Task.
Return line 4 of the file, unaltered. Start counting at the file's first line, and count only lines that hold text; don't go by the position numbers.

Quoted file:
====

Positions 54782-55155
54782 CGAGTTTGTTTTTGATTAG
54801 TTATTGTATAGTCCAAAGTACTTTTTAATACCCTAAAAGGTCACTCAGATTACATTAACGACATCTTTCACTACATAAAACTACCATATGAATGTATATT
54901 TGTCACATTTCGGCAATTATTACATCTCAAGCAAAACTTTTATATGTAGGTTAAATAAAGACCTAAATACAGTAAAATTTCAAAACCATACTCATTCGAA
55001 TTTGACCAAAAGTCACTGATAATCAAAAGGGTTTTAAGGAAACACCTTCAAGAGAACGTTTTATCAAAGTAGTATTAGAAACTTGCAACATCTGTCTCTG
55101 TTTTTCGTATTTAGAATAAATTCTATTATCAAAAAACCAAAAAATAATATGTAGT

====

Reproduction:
54901 TGTCACATTTCGGCAATTATTACATCTCAAGCAAAACTTTTATATGTAGGTTAAATAAAGACCTAAATACAGTAAAATTTCAAAACCATACTCATTCGAA